Abstract [en]

In general, farmers and agricultural workers are characterized by relatively low mortality rates when considering all causes of death and deaths due to all types of cancer. However, several studies have shown that this occupational category tend to be at increased risks of developing the following forms of malignancies: leukaemia, lymphomas, multiple myeloma, and cancers of the skin, lip, prostate, stomach, brain, and connective tissue. Although the reported excesses have not been consistent in different studies, they nevertheless suggest that agricultural exposures, especially pesticides, contribute to cancer aetiology through different mechanisms of action. It has been hypothesised that immunotoxic effects may play a role, since most of the malignancies found to be increased in workers employed in agriculture are also elevated in patients suffering from innnunodeficiencies. The present studies were conducted to ascertain whether agricultural activities and exposures influence the risk of developing cancer, and to evaluate the innnunological effects of phenoxy herbicides as possibly important for the aetiology of lymphomas.

Different types of cancer were considered in relation to farming in two case-control studies, focused one on men and the other on women. A decreased risk of postmenopausal breast cancer (odds ratio [OR] 0.4) and an excess of skin melanoma (OR 2.7) and bladder cancer (OR 2.7) were observed in the women. The main finding in the men was an excess of prostate cancer (OR 1.5). Further analyses showed that this malignancy was associated with exposure to chlorinated compounds (OR 2.5), and, more specifically, to DDT (OR 2.1) and dicofol and tetradifon (OR 2.8).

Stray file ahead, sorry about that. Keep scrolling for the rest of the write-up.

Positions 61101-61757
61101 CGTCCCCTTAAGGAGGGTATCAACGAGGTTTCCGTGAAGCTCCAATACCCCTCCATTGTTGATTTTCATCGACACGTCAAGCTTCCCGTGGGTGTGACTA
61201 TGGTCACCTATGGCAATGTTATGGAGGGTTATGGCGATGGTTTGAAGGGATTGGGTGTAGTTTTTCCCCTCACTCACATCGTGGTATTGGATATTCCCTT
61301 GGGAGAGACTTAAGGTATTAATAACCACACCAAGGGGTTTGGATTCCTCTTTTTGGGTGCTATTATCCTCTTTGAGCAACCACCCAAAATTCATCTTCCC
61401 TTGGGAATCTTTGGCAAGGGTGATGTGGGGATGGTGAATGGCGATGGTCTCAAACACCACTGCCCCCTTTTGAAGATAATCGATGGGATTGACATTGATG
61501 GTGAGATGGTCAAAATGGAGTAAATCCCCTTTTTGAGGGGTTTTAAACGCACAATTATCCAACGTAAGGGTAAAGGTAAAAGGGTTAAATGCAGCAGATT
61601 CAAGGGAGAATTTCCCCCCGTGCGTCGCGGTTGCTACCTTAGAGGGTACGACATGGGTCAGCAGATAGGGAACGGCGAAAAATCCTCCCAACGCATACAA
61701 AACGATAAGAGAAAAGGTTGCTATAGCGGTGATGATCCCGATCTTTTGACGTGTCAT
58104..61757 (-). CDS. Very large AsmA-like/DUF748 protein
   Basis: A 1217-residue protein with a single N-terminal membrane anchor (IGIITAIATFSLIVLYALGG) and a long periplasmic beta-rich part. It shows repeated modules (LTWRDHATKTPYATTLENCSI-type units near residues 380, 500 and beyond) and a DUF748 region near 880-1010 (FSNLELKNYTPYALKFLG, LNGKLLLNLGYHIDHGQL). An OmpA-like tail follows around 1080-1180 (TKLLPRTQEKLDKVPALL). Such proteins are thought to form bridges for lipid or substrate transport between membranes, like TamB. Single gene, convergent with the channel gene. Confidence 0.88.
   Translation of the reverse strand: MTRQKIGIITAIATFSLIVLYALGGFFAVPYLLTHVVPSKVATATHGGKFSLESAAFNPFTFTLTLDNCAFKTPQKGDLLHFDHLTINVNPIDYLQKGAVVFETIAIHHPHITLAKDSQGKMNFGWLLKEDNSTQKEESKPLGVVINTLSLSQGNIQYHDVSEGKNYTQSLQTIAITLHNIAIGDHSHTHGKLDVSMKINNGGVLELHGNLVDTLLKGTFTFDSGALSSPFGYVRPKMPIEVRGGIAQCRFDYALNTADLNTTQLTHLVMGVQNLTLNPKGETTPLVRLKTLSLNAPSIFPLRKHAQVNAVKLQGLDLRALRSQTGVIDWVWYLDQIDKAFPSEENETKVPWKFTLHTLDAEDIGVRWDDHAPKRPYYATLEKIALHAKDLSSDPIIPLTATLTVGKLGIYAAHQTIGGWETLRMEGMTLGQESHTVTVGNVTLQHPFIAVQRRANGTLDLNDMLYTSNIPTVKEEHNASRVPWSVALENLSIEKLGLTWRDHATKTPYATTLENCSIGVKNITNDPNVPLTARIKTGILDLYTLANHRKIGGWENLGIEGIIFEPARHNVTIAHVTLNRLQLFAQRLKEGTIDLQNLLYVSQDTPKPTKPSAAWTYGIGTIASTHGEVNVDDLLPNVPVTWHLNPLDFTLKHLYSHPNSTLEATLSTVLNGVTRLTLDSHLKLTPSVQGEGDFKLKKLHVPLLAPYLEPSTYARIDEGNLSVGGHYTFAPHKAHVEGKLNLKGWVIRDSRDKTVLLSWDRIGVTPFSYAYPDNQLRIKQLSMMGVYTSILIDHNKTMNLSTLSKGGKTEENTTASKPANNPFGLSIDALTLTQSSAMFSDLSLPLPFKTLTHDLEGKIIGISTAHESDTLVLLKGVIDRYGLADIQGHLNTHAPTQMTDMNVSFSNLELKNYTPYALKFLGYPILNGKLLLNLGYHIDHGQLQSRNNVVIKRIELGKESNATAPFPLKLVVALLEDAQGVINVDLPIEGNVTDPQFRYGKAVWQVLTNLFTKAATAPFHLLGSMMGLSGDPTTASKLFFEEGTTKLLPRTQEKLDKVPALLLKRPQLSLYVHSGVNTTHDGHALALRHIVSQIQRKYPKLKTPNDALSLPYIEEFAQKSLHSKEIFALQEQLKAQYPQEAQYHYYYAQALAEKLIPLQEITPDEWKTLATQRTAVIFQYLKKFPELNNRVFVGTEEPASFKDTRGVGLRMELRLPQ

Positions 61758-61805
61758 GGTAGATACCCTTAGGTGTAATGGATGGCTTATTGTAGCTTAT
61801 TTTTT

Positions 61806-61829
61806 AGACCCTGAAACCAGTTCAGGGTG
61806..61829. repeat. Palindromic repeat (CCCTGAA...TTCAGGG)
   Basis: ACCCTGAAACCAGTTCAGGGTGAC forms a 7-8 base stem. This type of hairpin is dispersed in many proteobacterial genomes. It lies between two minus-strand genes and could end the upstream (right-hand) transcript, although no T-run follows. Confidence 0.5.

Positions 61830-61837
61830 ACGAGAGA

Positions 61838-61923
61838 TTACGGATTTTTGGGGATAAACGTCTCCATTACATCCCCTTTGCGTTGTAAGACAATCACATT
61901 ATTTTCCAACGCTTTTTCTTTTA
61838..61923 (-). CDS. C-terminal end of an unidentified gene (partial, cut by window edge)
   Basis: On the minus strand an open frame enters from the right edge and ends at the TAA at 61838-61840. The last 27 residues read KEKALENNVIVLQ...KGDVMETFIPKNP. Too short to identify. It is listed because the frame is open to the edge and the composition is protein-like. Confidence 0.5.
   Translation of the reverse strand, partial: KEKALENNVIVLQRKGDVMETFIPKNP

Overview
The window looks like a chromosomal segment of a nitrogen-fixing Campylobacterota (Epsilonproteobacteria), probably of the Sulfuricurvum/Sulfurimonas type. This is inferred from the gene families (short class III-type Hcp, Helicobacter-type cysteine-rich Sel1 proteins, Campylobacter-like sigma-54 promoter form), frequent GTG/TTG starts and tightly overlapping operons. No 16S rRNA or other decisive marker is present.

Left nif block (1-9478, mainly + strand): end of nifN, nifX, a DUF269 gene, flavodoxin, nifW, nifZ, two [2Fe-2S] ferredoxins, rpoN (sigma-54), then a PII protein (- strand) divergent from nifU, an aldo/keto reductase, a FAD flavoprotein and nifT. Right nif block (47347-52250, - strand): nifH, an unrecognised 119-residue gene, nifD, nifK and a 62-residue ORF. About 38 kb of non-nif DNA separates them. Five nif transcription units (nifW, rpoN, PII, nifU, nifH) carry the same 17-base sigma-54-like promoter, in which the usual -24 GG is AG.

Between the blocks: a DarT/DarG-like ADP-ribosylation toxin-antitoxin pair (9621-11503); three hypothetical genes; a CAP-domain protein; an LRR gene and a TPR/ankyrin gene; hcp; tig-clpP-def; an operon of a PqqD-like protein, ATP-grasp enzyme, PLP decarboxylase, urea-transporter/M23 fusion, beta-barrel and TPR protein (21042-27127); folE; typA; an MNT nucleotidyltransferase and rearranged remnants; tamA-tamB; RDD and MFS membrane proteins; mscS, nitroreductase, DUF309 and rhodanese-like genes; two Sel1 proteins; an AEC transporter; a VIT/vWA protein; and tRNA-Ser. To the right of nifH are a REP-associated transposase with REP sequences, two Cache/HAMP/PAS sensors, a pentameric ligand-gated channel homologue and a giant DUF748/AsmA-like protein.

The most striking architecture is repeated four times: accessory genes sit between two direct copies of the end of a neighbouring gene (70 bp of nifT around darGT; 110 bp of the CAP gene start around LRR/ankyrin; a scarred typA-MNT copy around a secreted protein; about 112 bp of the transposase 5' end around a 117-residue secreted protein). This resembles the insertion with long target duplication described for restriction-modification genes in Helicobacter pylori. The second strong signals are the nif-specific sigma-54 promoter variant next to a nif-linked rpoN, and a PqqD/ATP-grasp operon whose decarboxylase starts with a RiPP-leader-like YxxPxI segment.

Mortality in selected groups of farmers and their relatives was investigated in two cohort studies. Farmers and their wives showed reduced mortality from all causes and all cancers although there was a tendency towards increased risk of leukaemia, particularly among wives of pesticide users (standardised mortality ratio [SMR] 2.4). Adult sons and daughters of green-house owners exhibited increased mortality from all types of cancer (SMR 1.9).

A study was also performed to compare pre- and post-exposure values of selected immunological parameters in a group of ten farmers exposed to phenoxy herbicides. The most notable fmdings were reduced levels of the following: circulating natural killer (NK) cells (-38%), NK cytotoxic activity (-53%), and lymphocyte response to mitogenic stimulation (-50%).

Place, publisher, year, edition, pages
Linköping: Linköpings universitet, 2003. 49 p.
Series
Linköping University Medical Dissertations, ISSN 0345-0082 ; 779
National Category
Medical and Health Sciences
Identifiers
urn:nbn:se:liu:diva-26668 (URN)11234 (Local ID)91-7373-538-8 (ISBN)11234 (Archive number)11234 (OAI)
Public defence
2003-04-08, Aulan, Hälsans hus, Universitetssjukhuset, Linköping, 13:00 (Swedish)
Opponent
Available from: 2009-10-08 Created: 2009-10-08 Last updated: 2012-10-15Bibliographically approved